A Section 125 Cafeteria Plan allows employees to pay certain qualified expenses on a pre-tax basis, effectively reducing their taxable income.
If you own a small business and haven’t made changes to your fringe benefits package in a while, you need to read this. If your definition of fringe benefit is a free turkey at Thanksgiving, you really need to read this! Sure, not every business can afford bean bag chairs for all, on-demand peanut butter and jellies or free haircuts for life, but there are plenty of more practical options to consider. One of those is a Section 125 Cafeteria Plan. In a tight labor market where competition for talent is fierce, the options you offer your employees may be the difference maker.
As a small business owner, how awesome would it be to potentially decrease you and your employees’ taxable income with little to no additional cash outflows from the business?
It may be possible with a Section 125 Cafeteria Plan.
Here’s what you need to know.
What is a Section 125 Cafeteria Plan?
A Section 125 Cafeteria Plan allows employees to pay certain qualified expenses on a pre-tax basis, effectively reducing their taxable income. The most common cafeteria plans are set up for dependent care and medical expenses.
Tax Advantage for Employees
The portion of an employee’s wages that they contribute to a Section 125 Cafeteria Plan is not subject to payroll or income tax if a qualified benefit is selected. This exemption from tax translates to an average savings of 25 to 49 cents for every dollar contributed. At the low end, this means if an employee contributes $4,500 to a qualified cafeteria plan benefit, they could potentially see $1,125 in savings. Cha-Ching! It is important to note that there are limitations on the amount that can be contributed each year and to what qualifies as an eligible expense.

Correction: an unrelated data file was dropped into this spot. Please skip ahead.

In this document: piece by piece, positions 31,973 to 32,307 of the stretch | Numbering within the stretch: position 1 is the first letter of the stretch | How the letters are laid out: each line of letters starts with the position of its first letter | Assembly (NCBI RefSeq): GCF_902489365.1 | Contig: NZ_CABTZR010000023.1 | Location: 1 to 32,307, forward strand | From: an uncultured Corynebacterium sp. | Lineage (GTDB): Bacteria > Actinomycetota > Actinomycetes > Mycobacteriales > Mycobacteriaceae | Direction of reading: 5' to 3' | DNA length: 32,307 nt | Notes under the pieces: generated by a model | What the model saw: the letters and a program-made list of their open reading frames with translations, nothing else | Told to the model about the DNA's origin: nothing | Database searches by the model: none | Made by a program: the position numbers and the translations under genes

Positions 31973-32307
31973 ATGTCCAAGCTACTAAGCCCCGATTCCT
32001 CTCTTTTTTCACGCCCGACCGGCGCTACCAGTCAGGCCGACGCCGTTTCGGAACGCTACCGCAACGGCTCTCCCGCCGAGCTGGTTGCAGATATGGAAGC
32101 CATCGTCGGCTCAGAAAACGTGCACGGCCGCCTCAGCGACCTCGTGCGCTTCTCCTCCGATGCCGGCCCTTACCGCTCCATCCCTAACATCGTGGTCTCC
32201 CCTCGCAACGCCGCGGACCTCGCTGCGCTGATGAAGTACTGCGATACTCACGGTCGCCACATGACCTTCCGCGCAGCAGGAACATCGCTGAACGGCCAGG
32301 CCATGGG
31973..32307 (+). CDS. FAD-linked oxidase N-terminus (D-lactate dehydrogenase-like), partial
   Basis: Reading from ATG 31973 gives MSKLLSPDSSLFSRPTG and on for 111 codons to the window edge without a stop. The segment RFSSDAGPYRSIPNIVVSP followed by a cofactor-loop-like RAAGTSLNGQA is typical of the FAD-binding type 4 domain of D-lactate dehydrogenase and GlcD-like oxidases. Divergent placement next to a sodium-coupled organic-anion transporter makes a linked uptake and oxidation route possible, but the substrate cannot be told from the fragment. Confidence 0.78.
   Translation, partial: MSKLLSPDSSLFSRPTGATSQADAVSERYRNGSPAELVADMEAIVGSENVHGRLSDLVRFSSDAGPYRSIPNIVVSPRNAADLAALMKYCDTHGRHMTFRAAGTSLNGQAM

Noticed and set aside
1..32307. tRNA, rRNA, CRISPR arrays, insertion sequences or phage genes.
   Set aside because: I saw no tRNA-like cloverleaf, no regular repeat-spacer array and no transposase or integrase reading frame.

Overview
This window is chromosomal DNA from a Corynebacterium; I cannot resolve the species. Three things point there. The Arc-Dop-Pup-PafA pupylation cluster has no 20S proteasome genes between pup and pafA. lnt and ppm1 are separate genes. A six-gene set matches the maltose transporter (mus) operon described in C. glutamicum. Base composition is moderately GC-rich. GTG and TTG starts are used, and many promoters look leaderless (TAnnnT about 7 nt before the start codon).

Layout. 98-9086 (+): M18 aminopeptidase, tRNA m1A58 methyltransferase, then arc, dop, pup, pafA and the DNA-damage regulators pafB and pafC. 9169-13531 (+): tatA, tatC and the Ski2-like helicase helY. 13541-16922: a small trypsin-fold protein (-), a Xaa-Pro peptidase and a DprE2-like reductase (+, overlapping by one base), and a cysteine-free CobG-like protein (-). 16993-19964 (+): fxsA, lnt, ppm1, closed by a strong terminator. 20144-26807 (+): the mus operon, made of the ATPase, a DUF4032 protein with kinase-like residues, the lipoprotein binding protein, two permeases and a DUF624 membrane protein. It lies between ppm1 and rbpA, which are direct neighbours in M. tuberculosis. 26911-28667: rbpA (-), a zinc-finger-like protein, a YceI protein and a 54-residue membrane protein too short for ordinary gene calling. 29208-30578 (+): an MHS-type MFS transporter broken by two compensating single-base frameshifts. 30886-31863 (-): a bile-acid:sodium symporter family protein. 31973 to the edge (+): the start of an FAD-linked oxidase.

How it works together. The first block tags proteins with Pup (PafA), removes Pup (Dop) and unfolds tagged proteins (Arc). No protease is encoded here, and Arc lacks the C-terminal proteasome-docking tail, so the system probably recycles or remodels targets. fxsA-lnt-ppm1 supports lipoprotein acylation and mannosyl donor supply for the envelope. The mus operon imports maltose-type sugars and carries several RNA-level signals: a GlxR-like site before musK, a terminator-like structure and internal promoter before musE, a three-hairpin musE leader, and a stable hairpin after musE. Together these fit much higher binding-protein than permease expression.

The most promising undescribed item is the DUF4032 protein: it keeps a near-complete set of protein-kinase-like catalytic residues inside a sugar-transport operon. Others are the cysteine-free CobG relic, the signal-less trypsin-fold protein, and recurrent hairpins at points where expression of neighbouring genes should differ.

Tax Advantage for Business Owner’s
The business owner also saves money when the employee contributes. Since, qualified benefits under a Section 125 Cafeteria plan are pre-tax, the employer does not have to pay in their side of employment taxes on the contributions. Say, as a business owner, you have 10 employees that each contribute $4,000 to qualified cafeteria plan benefits. At the end of the year that equates to a roughly $1,000 tax savings for each employee and a savings of about $3,000 in payroll taxes for the company. The company could also see savings related to unemployment and worker’s compensation insurance. Now, there are some administrative costs associated with running the plan but overall you will have likely saved some money and increased your position as a competitive employer.
Please keep in mind that this example is based on a specific situation and may not have the same effect to every business owner. As is always the case, we recommend speaking with a tax advisor to discuss the possible tax implications before moving forward with a Cafeteria Plan.